Working at LDB

Working at LDB

A work day at LDB starts with the ~45 minute drive from McMurdo after breakfast. Shuttles are run throughout the day using vans, but the majority of folk at LDB take the 7:30 ride, which uses the larger capacity Kress or “Ivan the Terrabus.” We’ve also had rides on the old school Delta transports, which provide a bumpier ride.

"Ivan the Terra Bus" picking us up at the end of the day at LDB. Ivan is one of the many vehicles used to transport personnel between McMurdo and LDB; I think it's my favorite.
Getting dropped of back in town after a ride in the Kress. While the Kress is an impressive vehicle, riding in the back cabin is probably my least favorite way to get out to LDB. The windows are too high too look out, the cabin isn't heated, and the seats aren't that comfy. However, in the front cabin, seats at proper window height for an amazing view and the spring-loaded seats make for an enjoyable, bouncy ride. Not sure I'd enjoy the ride as much on a morning drive out when I'm trying to nap.

LDB camp itself consists of several heated buildings to support the research payloads, the CSBF instrumentation and in-flight communication, as well as facilities for the necessities in life (eating and digestion).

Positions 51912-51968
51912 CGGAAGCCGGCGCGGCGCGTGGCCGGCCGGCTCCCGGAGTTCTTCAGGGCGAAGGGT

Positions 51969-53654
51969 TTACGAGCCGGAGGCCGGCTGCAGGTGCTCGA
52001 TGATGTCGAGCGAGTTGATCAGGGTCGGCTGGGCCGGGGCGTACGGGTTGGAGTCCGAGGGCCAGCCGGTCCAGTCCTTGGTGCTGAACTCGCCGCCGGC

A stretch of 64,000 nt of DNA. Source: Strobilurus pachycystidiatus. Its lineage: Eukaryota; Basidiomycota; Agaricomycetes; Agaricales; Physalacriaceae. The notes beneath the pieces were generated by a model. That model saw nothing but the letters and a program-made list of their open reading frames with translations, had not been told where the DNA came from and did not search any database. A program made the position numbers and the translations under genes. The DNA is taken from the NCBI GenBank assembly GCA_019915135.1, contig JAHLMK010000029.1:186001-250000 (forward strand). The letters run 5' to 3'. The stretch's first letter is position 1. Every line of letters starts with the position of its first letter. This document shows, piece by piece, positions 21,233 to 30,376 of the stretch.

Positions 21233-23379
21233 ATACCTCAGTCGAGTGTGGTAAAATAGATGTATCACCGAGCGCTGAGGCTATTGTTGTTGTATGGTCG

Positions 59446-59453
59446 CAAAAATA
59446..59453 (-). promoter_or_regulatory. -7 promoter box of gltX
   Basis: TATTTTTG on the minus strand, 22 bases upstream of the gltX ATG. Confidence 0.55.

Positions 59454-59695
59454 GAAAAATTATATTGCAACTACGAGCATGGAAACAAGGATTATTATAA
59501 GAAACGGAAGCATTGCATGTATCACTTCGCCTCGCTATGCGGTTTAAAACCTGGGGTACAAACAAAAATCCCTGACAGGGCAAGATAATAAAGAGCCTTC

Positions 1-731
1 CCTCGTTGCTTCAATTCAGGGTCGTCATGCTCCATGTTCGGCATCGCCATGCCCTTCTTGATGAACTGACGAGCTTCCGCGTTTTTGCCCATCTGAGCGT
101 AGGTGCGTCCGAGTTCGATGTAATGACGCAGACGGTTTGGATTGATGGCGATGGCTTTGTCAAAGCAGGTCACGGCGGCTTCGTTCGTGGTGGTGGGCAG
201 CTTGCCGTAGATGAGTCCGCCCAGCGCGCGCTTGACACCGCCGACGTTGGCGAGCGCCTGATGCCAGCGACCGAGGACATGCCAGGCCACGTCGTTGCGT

A panorama of the high bays at LDB. SPIDER is in the center highbay. ANITA, is our neighbor to the left in this photo. COSI (which is flying the first super-pressure ballon science payload) is having a weather port built for them all the way on the left of the photo. You can also see the communications antennas and the CSBF building on the right of the photo.
The necessities of life: building 092 in the foreground is where the restroom is located, the yellow tent-like structure in the back is the galley, where lunch is prepared and served.
One of the more humorous lunch signs put up for a Sunday meal (when the usual chef is off and the station manager filled).

Work within the highbay isn’t that different than work back in Princeton or in Texas, aside from the fact that the highbay is really nice; this is by far the best high bay or field lab space I’ve had the pleasure of working in. However, it can get pretty crowded with all the parallel projects that need to be completed to prepare for integration.

Work inside the highbay. While the space is large, it can get pretty cramped with lots of sub-projects happening simultaneously.

We’ve so far only been opening the high bay doors to get some cargo in and out and to set the crane up outside for some hardware tests. We’ll be opening them more later in the campaign once the experiment is integrated and we need to take the payload outside for compatibility tests. When the doors are open, the entire highbay quickly cools down to the temperature outside. Luckily, it hasn’t been that cold yet; I only need to grab my jacket if the doors are open more than ~30 seconds.

Another view of the high bay, with the doors open.
Steve's not cold!